China said its defense spending would grow by 7.2% this year "- the fastest pace since 2019. Military expenditure is expected to rise to 1.55 trillion yuan ($225 billion) in 2023, according the Ministry of Finance's annual report released Sunday at the start of the National People's Congress in Beijing.
Defends military budget
China's economic rebound this year is off to a solid start. The initial recovery was a bit cautious in January as a chaotic end to Covid restrictions caused a spike in infections and many businesses closed for the Lunar New Year holiday. Travel congestion has picked up since, and February manufacturing and services activity rebounded sharply.
Spending on the People's Liberation Army has increased by at least 6.6% each year for the past three decades, keeping pace or often exceeding economic growth, although the figure is far surpassed by the US's military expenditures.
"The increase in defense spending is needed for meeting the complex security challenges and for China to fulfill its responsibilities as a major country," said Wang Chao, spokesman of the National People's Congress, the country's top legislative body. He spoke at a press conference in Beijing on Saturday, a day before the official kickoff of the key political event.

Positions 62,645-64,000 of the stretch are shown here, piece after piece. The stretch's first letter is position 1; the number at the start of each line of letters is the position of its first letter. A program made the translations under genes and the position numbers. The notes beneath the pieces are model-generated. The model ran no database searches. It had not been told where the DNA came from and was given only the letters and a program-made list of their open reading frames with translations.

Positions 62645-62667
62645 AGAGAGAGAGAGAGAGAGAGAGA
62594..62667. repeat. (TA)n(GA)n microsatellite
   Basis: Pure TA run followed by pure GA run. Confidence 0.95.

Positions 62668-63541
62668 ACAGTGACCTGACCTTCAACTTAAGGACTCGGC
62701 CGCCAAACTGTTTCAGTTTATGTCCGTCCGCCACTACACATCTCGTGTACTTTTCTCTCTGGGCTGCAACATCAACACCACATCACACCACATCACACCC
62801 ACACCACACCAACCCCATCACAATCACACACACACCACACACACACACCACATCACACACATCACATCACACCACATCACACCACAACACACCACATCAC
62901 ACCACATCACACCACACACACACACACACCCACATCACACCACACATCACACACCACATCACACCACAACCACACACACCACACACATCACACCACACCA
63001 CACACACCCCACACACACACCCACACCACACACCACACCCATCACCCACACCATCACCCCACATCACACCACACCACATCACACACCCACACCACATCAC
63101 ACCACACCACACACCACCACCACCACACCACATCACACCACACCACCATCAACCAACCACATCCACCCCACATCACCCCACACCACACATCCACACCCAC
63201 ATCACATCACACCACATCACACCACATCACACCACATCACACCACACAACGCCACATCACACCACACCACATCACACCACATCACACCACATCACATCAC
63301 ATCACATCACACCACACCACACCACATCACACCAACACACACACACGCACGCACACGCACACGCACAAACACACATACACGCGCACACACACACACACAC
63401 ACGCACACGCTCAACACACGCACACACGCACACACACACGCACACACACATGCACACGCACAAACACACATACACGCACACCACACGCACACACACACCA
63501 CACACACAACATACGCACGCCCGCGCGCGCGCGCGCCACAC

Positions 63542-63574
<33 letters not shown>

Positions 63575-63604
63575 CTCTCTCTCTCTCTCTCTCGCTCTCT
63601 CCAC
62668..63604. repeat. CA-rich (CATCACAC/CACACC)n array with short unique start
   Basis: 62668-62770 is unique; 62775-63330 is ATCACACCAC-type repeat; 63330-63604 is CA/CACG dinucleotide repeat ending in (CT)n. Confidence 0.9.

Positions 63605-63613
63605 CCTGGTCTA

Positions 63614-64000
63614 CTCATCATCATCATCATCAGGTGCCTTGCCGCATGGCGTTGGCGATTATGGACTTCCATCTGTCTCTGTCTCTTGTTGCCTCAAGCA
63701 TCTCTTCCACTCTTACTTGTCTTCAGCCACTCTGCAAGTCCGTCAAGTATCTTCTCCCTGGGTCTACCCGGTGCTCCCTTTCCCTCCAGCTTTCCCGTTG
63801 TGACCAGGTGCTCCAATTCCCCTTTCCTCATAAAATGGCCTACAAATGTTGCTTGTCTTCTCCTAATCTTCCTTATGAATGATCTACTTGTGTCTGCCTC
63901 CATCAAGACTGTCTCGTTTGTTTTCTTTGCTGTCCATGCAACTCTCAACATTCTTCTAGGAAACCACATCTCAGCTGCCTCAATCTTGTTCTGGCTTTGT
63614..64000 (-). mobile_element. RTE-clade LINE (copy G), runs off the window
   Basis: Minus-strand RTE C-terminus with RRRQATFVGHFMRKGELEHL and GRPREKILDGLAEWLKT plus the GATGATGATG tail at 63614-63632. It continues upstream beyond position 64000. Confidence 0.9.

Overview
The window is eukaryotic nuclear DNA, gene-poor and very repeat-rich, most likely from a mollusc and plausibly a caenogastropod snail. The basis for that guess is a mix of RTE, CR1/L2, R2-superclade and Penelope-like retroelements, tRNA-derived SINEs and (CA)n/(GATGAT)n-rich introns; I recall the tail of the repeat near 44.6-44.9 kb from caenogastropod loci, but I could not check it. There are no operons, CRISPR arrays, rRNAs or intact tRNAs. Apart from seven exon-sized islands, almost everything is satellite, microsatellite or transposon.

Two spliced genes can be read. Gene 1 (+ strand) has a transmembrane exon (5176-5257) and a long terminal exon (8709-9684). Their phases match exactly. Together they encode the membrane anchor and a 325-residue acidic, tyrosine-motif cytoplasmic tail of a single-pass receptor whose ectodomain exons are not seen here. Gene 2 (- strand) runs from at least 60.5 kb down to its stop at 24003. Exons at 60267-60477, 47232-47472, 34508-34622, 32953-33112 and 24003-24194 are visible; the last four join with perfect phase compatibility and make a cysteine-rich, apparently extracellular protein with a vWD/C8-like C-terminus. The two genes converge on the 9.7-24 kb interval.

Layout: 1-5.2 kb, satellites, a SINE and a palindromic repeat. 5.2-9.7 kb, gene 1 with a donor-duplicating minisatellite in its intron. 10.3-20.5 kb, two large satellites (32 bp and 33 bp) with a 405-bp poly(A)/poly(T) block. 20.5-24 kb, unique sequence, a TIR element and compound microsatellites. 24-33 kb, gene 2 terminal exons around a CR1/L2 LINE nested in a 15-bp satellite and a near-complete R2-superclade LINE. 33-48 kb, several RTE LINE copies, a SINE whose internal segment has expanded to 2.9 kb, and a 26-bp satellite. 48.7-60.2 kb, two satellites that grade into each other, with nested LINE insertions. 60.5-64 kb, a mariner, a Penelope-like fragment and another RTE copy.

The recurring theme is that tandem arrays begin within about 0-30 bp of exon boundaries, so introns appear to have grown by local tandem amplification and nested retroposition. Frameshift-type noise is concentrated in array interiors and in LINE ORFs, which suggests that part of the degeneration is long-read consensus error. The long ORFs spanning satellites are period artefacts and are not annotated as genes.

China said it will target disorderly expansion in the property sector, as policy makers seek to strike a balance between boosting economic growth and defusing financial risks.
Efforts should be made to prevent "unregulated" expansion in the property market to promote its stable development, Premier Li Keqiang said at the annual session of the National People's Congress "- the Communist Party-controlled parliament.
The government also pledged to ensure "effective risk prevention and mitigation" in leading high-quality developers
Vows to control fossil fuels
China, the world's top clean energy market, will aim to "move faster to develop a new energy system," and plans to prioritize efforts to control fossil fuel consumption, according to a government work report.